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Journal of Applied Genetics

, Volume 60, Issue 3–4, pp 357–365 | Cite as

Decreased neural stem cell proliferation and olfaction in mouse models of Niemann–Pick C1 disease and the response to hydroxypropyl-β-cyclodextrin

  • Jessica Dragotto
  • Giampiero Palladino
  • Sonia Canterini
  • Paola Caporali
  • Rutaraj Patil
  • Maria Teresa Fiorenza
  • Robert P. EricksonEmail author
Human Genetics • Original Paper
  • 44 Downloads

Abstract

The Npc1nih/nih-null model and the Npc1nmf164/nmf164 hypomorph models of Niemann–Pick C1 (NPC1) disease show defects in olfaction. We have tested the effects of the life-prolonging treatment hydroxypropyl-beta-cyclodextrin (HPBCD) on olfaction and neural stem cell numbers when delivered either systemically or by nasal inhalation. Using the paradigm of finding a hidden cube of food after overnight food deprivation, Npc1nih/nih homozygous mice showed a highly significant delay in finding the food compared with wild-type mice. Npc1nmf164/nmf164 homozygous mice showed an early loss of olfaction which was mildly corrected by somatic delivery of HPBCD which also increased the number of neural stem cells in the mutant but did not change the number in wild-type mice. In contrast, nasal delivery of this drug, at 1/5 the dosage used for somatic delivery, to Npc1nmf164/nmf164 mutant mice delayed loss of olfaction but the control of nasal delivered saline did so as well. The nasal delivery of HPBCD to wild-type mice caused loss of olfaction but nasal delivery of saline did not. Neural stem cell counts were not improved by nasal therapy with HPBCD. We credit the delay in olfaction found with the treatment, a delay which was also found for time of death, to a large amount of stimulation the mice received with handling during the nasal delivery.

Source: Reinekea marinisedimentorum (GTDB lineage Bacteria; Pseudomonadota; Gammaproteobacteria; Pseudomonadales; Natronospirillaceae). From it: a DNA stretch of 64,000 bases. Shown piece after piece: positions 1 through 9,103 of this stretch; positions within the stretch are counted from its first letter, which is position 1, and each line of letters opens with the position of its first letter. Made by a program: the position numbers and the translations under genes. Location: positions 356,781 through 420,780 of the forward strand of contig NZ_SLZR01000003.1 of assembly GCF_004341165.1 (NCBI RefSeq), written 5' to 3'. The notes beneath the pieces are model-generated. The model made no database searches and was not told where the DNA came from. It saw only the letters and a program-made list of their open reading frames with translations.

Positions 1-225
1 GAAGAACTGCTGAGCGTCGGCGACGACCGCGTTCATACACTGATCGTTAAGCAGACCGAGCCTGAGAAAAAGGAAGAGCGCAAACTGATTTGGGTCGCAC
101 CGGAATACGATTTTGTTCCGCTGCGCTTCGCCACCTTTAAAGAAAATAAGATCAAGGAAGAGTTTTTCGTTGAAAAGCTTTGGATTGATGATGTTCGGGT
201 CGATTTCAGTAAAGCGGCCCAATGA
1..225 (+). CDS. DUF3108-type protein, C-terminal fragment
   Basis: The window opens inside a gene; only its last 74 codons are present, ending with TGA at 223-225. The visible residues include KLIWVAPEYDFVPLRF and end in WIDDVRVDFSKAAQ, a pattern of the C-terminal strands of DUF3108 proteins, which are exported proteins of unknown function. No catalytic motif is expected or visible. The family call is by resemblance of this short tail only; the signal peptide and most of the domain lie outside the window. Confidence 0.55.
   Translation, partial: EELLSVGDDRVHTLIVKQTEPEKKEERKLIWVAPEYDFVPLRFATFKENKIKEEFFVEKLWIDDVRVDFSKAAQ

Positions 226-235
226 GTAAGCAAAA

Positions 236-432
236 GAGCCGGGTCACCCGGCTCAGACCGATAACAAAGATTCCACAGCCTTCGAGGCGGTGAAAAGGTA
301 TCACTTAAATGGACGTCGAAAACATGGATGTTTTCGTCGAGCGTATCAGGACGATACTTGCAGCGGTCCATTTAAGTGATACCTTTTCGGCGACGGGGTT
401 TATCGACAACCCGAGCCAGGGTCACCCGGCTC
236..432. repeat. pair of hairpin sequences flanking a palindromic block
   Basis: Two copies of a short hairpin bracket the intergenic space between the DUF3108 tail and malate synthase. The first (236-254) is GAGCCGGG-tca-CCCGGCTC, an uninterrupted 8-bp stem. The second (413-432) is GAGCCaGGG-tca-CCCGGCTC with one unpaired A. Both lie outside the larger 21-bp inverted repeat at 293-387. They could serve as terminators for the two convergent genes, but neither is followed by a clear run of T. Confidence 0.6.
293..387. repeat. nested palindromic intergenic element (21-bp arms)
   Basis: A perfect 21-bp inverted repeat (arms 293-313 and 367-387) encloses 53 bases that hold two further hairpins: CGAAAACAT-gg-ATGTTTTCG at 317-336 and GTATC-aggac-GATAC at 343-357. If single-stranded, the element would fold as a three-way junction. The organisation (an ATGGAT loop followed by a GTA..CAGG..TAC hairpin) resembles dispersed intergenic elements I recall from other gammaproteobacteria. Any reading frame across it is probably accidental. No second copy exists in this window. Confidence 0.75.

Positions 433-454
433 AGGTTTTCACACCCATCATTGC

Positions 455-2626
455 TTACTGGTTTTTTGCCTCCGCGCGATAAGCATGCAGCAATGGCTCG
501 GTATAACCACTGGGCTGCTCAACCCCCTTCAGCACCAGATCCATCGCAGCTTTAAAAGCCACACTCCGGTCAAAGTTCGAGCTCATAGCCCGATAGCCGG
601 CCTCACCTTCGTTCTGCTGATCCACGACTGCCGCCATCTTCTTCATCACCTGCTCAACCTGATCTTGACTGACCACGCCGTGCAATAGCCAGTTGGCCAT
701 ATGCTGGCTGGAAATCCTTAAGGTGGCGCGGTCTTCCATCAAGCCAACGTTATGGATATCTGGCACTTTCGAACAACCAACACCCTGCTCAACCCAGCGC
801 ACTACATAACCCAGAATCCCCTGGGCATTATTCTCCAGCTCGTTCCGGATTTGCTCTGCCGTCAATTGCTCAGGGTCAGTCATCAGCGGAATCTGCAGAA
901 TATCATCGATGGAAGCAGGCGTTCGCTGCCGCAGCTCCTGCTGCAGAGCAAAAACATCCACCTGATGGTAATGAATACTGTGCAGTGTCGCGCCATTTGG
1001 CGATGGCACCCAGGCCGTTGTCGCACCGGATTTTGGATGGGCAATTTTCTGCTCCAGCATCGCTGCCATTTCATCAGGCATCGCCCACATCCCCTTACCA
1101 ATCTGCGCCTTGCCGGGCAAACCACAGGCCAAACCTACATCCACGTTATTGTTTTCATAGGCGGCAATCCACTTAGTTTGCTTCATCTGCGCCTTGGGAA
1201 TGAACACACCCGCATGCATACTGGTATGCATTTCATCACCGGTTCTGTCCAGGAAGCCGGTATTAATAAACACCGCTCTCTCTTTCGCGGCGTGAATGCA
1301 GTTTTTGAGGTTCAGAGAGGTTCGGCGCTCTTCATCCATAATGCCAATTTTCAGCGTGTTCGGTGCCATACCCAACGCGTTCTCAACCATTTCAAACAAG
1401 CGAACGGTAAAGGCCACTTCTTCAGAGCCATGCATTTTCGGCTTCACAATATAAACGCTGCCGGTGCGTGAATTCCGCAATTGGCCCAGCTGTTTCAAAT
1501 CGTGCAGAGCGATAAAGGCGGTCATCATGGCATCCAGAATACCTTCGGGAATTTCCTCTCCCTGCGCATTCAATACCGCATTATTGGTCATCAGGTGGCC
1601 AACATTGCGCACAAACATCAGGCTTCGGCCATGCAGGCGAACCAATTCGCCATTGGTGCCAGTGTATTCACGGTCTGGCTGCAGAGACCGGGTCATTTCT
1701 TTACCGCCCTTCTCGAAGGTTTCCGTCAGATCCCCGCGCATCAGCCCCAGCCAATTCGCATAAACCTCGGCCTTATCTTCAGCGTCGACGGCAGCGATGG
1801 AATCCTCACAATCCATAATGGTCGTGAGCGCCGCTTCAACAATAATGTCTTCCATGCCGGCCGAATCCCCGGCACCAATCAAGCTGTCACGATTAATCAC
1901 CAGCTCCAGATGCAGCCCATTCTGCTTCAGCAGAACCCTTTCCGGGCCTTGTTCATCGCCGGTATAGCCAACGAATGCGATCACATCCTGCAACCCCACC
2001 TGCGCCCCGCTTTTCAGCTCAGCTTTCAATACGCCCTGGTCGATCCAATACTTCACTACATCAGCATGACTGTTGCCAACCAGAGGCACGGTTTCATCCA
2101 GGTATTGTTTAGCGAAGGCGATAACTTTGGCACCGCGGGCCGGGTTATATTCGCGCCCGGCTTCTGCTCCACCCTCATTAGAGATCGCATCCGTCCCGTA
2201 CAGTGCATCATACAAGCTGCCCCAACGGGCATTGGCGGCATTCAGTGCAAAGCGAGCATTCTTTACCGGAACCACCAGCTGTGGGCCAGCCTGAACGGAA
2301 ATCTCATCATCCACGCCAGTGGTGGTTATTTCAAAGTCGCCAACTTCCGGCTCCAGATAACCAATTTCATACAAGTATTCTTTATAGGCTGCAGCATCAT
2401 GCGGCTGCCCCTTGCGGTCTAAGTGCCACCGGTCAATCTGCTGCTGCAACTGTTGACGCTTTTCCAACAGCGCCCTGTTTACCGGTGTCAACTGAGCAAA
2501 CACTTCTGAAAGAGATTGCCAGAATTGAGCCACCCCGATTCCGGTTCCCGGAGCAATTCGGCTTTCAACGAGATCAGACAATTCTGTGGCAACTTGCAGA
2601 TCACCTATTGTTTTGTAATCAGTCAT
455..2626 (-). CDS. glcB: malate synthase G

Keywords

Olfaction Niemann–Pick C1 disease Hydroxypropyl-beta-cyclodextrins Neural stem cells Nasal delivery 

Abbreviations

HPBCD

Hydroxypropyl-beta-cyclodextrins

NPC

Niemann–Pick C

OB

Olfactory bulb

SVZ

Subventricular zone

Notes

Acknowledgments

RPE acknowledges the support of the University Roma, La Sapienza for visiting research professorships.

Authors’ contributions

J. D. and G. P. performed BrdU labelling, immunohistochemistry, and treatments; G. P. and P. C. performed olfactory testing; S. C. performed HPBCD treatments and supervised experiments; M. T. F. and R. P. E. conceived the study and wrote the manuscript.

Funding information

The financial supports of Telethon Foundation - Italy (grant no. GGP13183 to M.T.F.) and the Ateneo La Sapienza (RM11615501ED6577) are gratefully acknowledged.

Compliance with ethical standards

Experimental protocols and related procedures were approved by the University of Arizona IACUC Institutional Animal Care Utilization Committee and Italian Ministry of Public Health. All experiments were conducted according to the Italia law DL 26/2014 on the protection of animals used for scientific purpose.

Conflict of interest

The authors declare that they have no competing interests.

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Copyright information

© Institute of Plant Genetics, Polish Academy of Sciences, Poznan 2019

Authors and Affiliations

  1. 1.Division of Neuroscience, Department of PsychologyUniversità La Sapienza di RomaRomeItaly
  2. 2.Department of PediatricsUniversity of Arizona School of MedicineTucsonUSA
  3. 3.IRCCS Fondazione Santa LuciaRomeItaly

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